Movies - TV
The Box Office Flop That Taught Alfred Hitchcock How Important Casting Could Be
By MATT RAINIS
Alfred Hitchcock is one of the most universally acclaimed directors of all time and produced many classic films, so it might be a surprise to learn that he struggled in his early career. The famed director admitted that his “reputation wasn’t very good” then, and he endured several critical and box office disappointments, chief among these being the 1931 film “Rich and Strange.”
The film centers on a married couple living a dull, routine life until they receive a small fortune from an uncle and adopt a luxurious lifestyle before eventually losing it all. Hitchcock blamed the actors for the film flopping, saying, “My mistake with ‘Rich and Strange’ was my failure to make sure that the two leading players would be attractive to the critics and audience alike.”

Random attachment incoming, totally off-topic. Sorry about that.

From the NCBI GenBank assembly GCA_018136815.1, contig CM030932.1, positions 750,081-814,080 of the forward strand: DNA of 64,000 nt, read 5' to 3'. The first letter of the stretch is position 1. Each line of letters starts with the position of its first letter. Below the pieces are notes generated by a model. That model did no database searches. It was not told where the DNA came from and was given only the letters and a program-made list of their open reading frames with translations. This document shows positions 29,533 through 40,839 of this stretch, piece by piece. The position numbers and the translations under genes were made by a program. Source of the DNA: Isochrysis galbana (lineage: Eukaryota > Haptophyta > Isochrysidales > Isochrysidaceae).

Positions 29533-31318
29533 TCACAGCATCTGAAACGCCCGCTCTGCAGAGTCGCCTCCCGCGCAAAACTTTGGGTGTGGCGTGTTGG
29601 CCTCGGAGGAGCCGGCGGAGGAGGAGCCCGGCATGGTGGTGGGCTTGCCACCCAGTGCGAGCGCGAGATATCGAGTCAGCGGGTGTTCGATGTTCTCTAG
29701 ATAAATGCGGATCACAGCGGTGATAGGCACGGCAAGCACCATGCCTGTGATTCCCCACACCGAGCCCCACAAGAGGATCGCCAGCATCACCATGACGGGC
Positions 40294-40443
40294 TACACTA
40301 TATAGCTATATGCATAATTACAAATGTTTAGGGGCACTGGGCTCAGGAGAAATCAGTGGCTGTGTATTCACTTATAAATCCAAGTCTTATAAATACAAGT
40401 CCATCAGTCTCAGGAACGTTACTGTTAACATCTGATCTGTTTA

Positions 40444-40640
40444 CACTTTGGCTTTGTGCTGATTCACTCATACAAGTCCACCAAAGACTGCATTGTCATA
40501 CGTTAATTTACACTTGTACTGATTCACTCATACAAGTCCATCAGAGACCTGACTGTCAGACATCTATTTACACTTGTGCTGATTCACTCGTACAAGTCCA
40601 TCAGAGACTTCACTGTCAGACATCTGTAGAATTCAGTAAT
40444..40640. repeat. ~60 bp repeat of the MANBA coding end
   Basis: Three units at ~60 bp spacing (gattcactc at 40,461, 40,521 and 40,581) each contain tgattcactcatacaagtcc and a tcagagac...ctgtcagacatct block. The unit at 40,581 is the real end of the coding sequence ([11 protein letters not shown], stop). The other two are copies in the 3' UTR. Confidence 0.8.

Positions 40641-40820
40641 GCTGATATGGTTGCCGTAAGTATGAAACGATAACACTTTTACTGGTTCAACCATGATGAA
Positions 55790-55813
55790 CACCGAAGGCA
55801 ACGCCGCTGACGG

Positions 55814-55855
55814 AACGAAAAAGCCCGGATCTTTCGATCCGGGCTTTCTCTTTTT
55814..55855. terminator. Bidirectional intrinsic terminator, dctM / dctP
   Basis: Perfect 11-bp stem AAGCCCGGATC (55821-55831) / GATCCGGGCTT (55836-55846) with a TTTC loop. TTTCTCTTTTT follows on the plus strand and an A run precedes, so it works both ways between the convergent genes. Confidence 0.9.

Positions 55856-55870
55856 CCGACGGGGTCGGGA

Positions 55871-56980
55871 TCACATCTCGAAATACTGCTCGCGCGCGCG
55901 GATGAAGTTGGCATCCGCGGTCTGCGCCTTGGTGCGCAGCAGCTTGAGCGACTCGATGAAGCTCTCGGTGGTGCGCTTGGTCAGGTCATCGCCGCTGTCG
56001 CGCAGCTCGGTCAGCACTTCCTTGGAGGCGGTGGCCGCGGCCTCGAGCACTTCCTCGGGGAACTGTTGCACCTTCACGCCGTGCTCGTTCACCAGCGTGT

The director stated that he wasn’t self-critical enough in his early filmmaking, and this lack of analysis of his work led to his lazy casting choices. The film’s failure would lead to the end of Hitchcock’s relationship with British International Pictures; after which, the director came to the United States to make the movies, a move that revived his flailing career.